This effort is not tax-deductible for we do not have a charity in the middle. We have spent our lives working for nonprofits, but now work as consultants with organizations that make a difference in conservation and helping communities around the world. We take no administrative funds from this and will not spend any of the money on anything other than the computers, software and shipping to the guides. Our website will report on progress and share photos of the guides. We will personally donate two or more computers as our income this spring allows. And we will carefully manage delivery of the machines so they end up in the hands of guides, not postal handlers or bureaucrats along the way. We want to help individuals. And we want to share their stories with you.

If you wish to make a contribution to this effort, go to and give a contribution of any amount comfortable for you. The website takes 4% of the total campaign for their services. We have 45 days to raise $10,000 (25 times $400 = computer cost, software, and DHL or UPS) under the agreement with Indiegogo. If we do not realize our objective of $10,000, they still provide the amount raised and we will use that to assist the most deserving individuals based upon their applications for a laptop.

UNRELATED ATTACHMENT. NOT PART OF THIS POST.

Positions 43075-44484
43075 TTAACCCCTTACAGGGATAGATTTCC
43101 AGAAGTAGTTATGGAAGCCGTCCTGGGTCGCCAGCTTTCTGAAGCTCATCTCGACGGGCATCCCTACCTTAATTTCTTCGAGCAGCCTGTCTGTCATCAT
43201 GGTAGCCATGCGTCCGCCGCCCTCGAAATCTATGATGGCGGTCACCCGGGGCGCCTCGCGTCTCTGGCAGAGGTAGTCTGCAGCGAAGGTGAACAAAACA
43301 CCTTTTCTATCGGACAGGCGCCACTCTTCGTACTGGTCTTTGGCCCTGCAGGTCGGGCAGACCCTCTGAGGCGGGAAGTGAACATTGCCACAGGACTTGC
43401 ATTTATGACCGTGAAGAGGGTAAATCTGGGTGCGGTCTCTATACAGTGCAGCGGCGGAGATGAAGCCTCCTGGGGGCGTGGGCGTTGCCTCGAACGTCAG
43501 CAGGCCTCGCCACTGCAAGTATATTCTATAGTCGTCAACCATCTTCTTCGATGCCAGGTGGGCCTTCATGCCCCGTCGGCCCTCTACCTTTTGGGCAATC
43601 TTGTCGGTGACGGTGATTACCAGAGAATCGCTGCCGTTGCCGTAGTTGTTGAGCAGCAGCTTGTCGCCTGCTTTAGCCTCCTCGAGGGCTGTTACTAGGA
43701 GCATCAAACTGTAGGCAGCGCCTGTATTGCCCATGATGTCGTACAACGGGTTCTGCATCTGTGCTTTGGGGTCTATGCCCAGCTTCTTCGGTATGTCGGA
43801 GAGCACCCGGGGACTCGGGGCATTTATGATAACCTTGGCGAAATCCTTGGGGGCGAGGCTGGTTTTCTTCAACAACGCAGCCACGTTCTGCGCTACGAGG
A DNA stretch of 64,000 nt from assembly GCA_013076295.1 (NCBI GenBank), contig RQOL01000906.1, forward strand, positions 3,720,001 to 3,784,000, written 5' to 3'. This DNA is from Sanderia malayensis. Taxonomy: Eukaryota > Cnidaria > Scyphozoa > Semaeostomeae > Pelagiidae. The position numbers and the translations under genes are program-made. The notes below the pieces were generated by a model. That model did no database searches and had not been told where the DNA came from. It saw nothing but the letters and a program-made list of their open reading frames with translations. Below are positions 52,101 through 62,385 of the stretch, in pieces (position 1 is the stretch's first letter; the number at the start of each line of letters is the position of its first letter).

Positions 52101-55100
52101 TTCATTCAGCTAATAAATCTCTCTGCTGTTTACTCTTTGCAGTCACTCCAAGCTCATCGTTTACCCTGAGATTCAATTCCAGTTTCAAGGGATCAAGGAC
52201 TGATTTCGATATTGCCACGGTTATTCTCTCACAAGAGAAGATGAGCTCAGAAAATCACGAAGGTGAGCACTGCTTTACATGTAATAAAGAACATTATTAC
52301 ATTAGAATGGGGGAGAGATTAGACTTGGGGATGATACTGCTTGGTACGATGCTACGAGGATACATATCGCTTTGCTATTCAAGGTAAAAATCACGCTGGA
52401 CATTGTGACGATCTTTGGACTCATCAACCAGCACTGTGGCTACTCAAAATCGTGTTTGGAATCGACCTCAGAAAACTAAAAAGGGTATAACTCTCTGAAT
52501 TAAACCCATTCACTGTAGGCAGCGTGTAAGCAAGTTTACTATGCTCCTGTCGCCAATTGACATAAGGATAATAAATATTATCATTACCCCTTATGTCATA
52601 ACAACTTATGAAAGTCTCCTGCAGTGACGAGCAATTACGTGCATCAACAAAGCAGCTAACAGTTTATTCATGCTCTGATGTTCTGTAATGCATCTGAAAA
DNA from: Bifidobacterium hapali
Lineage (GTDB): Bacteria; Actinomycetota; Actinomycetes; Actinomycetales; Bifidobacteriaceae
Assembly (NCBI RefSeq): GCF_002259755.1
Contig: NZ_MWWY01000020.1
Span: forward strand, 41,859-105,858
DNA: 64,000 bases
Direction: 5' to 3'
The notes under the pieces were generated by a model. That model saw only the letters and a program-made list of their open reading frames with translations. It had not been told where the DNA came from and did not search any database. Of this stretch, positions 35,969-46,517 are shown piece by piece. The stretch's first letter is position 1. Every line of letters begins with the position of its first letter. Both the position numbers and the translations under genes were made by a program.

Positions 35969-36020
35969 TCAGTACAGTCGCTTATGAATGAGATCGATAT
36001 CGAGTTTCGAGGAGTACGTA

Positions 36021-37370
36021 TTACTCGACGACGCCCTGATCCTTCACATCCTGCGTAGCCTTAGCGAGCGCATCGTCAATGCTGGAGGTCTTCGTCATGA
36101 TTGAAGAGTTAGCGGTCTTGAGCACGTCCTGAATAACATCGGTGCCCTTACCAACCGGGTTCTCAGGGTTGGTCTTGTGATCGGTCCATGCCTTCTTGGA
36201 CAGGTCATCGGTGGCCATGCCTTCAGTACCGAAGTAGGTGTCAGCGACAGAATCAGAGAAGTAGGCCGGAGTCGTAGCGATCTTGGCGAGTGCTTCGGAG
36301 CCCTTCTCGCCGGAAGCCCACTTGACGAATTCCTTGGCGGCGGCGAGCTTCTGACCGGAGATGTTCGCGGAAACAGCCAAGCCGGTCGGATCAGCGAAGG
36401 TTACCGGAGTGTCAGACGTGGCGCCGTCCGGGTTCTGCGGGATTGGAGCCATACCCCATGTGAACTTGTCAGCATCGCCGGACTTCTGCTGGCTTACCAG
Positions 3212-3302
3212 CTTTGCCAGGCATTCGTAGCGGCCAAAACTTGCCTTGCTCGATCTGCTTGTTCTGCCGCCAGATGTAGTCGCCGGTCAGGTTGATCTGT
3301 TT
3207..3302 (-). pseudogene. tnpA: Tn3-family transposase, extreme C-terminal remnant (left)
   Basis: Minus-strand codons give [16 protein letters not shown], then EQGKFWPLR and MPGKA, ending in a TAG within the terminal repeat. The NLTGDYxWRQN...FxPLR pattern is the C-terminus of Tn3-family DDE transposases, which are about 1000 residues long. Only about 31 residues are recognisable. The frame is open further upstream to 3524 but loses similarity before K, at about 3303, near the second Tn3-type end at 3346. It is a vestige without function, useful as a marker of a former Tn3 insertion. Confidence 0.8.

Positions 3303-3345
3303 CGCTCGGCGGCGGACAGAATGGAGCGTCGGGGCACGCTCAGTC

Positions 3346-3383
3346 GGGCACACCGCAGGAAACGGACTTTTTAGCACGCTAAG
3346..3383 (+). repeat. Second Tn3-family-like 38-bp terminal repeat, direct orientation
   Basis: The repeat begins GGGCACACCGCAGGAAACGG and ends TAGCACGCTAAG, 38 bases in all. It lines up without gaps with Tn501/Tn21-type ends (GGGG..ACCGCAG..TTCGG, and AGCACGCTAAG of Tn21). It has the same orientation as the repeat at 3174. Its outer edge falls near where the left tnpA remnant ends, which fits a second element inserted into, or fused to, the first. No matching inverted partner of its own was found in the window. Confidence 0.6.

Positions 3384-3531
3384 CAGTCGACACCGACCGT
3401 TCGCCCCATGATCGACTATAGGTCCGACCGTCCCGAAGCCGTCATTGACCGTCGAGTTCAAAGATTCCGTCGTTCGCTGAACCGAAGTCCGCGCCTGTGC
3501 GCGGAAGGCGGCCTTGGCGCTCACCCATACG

Many foundations and government programs provide assistance to African governments and agencies in protecting wildlife and supporting communities struggling with hunger, AIDS and malaria. We think that’s great, but we want to help some of the individuals we know personally who will put this technology to work improving their lives and their efforts to conserve and promote the national parks in Rwanda. Won’t you help us with a gift of some size reasonable for you?

Thanks for helping make a difference! We have been blessed with great support in our lives – paying it forward feels right. Visit our donor campaign page – Help Bridge the Digital Divide In Rwanda – HERE!

Tim Merriman and Lisa Brochu

Published by heartfeltassociates

Lisa Brochu and Tim Merriman are married and serve as Principals of Heartfelt Associates. They write fiction and non-fiction, raise miniature horses and consult with parks, zoos, museums, historic sites, nature centers and aquariums on heritage interpretation and visitor experiences.They live on the Big Island of Hawaii on a small Kona coffee farm overlooking Kealakekua Bay.

2 thoughts on “Bridging the Digital Divide in Rwanda

  1. Tim,
    I think this is a wonderful idea and I would love to buy 1 computer. I will go to the website today. What a blessing these computers will be to them!
    I so appreciate the work you do in Africa. The people there are so dear to my heart. I leave for Tanzania again at the end of May and I can’t wait!
    Pam Neely

    1. Thanks, Pam. I could not be more proud of you. Thanks for your generous contribution to this important effort. Pam is my niece and a cardiac nurse in Alabama. Each year she goes on a medical mission to Tanzania and stays in remote villages providing medical care to people who walk in from hours away to get treatment. Along with medical care, people in remote parts of Africa need an education and opportunities to improve their communities. All of these efforts help.